DEA warns against colorful synthetic drugs aimed at luring young people

The Drug Enforcement Administration is warning the public against circulating brightly colored fentanyl in the United States.

The “rainbow fentanyl” was seized by agents in 18 different states this month alone, according to a DEA press release.

The administration believes the colorful narcotics are intended to appeal to children and young people because they look like candy.

Fentanyl m30 rainbow pills. (DEA)

“Rainbow fentanyl – fentanyl pills and powder available in a variety of bright colors, shapes and sizes – is a deliberate effort by drug traffickers to create addiction in children and young adults. “, said Anne Milgram, administrator of the DEA.

RELATED: ‘Rainbow Fentanyl’ Seized in Portland, Drug Spreading West Coast: Officials

The fentanyl seized by officers comes in the form of colored powder, pills and even blocks that look like sidewalk chalk, the DEA said.

Rainbow-chalk1.jpg

Rainbow fentanyl inside a plastic bag. (DEA)

There have been claims that certain colors have higher fentanyl potency, however, the administration said lab tests showed no evidence of this.

“The men and women of the DEA are working tirelessly to stop the rainbow fentanyl trade and defeat the Mexican drug cartels who are responsible for the vast majority of fentanyl trafficked to the United States. United States,” Milgram added.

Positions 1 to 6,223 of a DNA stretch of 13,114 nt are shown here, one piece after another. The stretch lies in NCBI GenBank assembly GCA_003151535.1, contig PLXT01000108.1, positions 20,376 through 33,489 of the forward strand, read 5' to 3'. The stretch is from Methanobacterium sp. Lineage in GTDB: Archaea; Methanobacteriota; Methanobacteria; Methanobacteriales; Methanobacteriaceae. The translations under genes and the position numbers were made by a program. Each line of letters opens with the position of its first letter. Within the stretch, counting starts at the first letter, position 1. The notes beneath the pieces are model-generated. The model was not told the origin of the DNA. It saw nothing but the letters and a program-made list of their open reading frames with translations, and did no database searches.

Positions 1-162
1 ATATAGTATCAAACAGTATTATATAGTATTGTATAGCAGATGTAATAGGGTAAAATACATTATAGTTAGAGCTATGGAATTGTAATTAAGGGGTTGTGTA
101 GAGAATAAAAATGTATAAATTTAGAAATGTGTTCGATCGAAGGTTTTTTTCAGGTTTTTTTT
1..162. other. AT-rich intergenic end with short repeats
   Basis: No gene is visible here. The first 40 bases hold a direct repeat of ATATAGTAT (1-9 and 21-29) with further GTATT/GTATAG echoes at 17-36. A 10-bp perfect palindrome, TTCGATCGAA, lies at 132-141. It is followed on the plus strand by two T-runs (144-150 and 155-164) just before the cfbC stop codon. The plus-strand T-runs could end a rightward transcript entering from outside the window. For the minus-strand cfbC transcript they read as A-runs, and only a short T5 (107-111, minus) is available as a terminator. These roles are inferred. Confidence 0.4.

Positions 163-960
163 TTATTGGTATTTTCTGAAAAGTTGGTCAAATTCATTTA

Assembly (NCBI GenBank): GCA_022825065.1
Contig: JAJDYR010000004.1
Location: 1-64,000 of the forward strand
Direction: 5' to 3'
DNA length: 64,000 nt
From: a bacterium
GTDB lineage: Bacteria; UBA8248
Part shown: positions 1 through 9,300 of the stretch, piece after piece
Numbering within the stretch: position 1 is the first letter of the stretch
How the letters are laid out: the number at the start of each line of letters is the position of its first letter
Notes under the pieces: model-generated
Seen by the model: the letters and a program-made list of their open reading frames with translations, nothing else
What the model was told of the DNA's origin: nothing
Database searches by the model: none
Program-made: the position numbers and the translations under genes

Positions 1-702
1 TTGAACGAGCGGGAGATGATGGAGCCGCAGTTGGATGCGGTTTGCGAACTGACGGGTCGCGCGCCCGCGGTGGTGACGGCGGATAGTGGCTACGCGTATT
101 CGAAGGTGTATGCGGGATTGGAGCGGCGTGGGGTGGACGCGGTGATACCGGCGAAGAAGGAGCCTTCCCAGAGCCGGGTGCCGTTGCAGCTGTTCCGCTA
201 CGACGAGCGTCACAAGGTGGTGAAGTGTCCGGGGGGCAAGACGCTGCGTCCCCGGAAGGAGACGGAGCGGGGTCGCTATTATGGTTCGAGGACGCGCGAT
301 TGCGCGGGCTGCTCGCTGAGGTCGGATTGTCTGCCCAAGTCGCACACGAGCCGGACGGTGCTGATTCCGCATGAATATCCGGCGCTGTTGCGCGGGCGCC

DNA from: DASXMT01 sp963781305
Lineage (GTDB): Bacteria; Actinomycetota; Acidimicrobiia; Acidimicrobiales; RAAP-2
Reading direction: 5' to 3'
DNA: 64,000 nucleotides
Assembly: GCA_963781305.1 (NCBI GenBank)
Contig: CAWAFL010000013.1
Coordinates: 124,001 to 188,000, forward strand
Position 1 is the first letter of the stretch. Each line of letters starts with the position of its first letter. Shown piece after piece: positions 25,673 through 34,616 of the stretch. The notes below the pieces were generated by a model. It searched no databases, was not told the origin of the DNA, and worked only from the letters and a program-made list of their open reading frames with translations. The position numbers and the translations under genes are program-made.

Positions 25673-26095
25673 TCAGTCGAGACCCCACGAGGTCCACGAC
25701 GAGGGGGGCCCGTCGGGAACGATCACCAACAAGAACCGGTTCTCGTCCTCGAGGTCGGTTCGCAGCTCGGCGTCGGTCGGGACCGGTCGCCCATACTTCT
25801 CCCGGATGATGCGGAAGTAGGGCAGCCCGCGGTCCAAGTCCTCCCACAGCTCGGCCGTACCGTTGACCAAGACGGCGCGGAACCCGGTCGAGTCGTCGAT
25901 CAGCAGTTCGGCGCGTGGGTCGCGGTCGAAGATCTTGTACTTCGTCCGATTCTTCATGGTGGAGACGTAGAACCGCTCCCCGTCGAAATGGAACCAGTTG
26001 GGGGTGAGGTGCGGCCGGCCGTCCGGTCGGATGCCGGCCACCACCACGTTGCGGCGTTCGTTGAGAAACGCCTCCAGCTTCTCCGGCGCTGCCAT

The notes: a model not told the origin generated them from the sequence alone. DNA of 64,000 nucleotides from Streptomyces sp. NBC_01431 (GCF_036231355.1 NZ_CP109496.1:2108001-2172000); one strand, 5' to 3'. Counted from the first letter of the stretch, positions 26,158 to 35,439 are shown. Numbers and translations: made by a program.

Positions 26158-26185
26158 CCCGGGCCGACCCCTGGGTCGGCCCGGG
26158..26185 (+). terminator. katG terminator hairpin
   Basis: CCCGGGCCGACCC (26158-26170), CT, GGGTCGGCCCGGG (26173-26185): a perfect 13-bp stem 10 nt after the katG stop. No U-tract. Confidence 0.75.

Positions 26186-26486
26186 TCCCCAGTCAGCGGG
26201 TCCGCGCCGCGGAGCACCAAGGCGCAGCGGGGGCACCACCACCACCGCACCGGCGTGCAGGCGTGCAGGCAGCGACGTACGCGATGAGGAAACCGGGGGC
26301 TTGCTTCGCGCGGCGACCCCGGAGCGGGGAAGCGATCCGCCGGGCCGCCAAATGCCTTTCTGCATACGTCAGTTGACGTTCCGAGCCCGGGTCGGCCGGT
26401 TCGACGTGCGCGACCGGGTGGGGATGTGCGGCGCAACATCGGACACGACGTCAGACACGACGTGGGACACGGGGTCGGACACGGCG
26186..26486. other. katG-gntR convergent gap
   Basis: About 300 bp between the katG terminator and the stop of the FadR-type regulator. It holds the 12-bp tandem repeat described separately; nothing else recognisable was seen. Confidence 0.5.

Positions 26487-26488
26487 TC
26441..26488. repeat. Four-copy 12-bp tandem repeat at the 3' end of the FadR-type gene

RELATED: Police warn parents that ‘rainbow fentanyl’ is heading to the Pacific Northwest

What is fentanyl?

Fentanyl is a synthetic opioid that can be up to 100 times more potent than morphine, according to the US Centers for Disease Control and Prevention and the DEA.

The pharmaceutical fentanyl was developed for the treatment of pain in cancer patients and applied in a patch on the skin. But due to its powerful opioid properties, it has helped fuel the country’s drug overdose epidemic.

The CDC estimates that in 2021, more than 107,000 Americans died from drug overdoses. About 66% of these deaths were linked to synthetic opioids like fentanyl.

In 2021, the United States suffered more fentanyl-related deaths than gun and automobile-related deaths combined, the DEA said.

“Fentanyl poisonings are at an all-time high,” Minnehaha County Sheriff Mike Milstead, South Dakota’s Drug Enforcement Committee chairman, said in a statement. “These are not isolated incidents. They are happening in every state and county in America, leaving behind grieving families.”

Milstead added that the fentanyl poisonings “are part of a strategic move by the cartels and must be stopped.”

The DEA said it is working diligently to trace the massive overdose events back to local drug trafficking organizations and international cartels responsible for increasing the domestic supply of fentanyl.

Nationwide, the DEA seized nearly 2,000 pounds of fentanyl and one million fake pills in the first three months of 2022.

“Last year, DEA agents seized more than 15,000 pounds of fentanyl, four times the amount seized in 2017, enough to kill every American,” the agency said.

Kelly Hayes contributed to this report. This story was reported from Los Angeles.

Alvin J. Chase